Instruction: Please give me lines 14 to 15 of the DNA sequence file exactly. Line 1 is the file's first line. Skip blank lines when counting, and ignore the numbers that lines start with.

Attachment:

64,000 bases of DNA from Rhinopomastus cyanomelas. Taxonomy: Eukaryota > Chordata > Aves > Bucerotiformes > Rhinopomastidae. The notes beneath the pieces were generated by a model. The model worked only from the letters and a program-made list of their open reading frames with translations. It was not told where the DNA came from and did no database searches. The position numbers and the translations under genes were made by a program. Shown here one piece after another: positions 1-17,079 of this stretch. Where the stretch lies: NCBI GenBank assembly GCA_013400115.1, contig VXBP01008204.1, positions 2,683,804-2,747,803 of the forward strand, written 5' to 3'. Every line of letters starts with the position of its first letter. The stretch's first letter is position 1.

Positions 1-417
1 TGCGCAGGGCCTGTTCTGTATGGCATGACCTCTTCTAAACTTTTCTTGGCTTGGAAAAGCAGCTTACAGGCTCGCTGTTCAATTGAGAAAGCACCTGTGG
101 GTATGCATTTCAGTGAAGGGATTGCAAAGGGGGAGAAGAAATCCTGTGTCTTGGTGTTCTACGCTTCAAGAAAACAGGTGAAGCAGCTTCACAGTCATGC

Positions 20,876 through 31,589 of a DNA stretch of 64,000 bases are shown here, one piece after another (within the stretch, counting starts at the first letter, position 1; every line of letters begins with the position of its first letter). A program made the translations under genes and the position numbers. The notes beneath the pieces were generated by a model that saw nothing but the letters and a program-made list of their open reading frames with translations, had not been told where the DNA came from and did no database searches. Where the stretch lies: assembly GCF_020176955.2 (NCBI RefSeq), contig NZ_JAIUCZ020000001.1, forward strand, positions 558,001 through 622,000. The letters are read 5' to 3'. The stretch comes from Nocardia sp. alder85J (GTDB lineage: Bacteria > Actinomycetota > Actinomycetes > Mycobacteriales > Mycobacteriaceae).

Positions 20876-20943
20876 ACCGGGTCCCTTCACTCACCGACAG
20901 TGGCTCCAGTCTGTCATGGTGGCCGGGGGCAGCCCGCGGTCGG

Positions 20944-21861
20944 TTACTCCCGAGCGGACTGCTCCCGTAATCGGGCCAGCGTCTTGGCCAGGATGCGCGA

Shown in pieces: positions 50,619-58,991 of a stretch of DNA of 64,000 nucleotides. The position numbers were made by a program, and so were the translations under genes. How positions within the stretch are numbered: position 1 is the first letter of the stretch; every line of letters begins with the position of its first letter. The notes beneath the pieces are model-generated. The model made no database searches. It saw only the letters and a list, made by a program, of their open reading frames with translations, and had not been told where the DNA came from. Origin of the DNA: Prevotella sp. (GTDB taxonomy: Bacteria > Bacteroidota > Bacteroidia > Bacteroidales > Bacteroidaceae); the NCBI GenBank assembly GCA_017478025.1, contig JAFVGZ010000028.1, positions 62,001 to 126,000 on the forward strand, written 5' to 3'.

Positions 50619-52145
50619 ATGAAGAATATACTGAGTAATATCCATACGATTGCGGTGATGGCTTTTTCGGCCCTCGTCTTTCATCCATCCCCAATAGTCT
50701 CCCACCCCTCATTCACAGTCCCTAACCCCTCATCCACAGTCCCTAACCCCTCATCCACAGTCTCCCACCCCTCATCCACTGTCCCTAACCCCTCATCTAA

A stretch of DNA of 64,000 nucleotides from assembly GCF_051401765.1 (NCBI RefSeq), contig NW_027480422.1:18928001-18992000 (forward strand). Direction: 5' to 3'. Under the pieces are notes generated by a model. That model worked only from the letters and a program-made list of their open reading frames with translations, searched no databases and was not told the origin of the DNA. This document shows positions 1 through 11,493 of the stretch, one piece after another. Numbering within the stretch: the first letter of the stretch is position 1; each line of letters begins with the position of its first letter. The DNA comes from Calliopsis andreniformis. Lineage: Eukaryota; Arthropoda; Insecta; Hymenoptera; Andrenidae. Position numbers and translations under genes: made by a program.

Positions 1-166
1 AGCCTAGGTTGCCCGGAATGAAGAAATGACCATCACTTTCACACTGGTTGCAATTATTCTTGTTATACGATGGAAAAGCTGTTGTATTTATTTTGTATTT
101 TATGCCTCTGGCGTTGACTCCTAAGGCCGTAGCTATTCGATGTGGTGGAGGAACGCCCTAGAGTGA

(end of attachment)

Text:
50701 CCCACCCCTCATTCACAGTCCCTAACCCCTCATCCACAGTCCCTAACCCCTCATCCACAGTCTCCCACCCCTCATCCACTGTCCCTAACCCCTCATCTAA

A stretch of DNA of 64,000 nucleotides from assembly GCF_051401765.1 (NCBI RefSeq), contig NW_027480422.1:18928001-18992000 (forward strand). Direction: 5' to 3'. Under the pieces are notes generated by a model. That model worked only from the letters and a program-made list of their open reading frames with translations, searched no databases and was not told the origin of the DNA. This document shows positions 1 through 11,493 of the stretch, one piece after another. Numbering within the stretch: the first letter of the stretch is position 1; each line of letters begins with the position of its first letter. The DNA comes from Calliopsis andreniformis. Lineage: Eukaryota; Arthropoda; Insecta; Hymenoptera; Andrenidae. Position numbers and translations under genes: made by a program.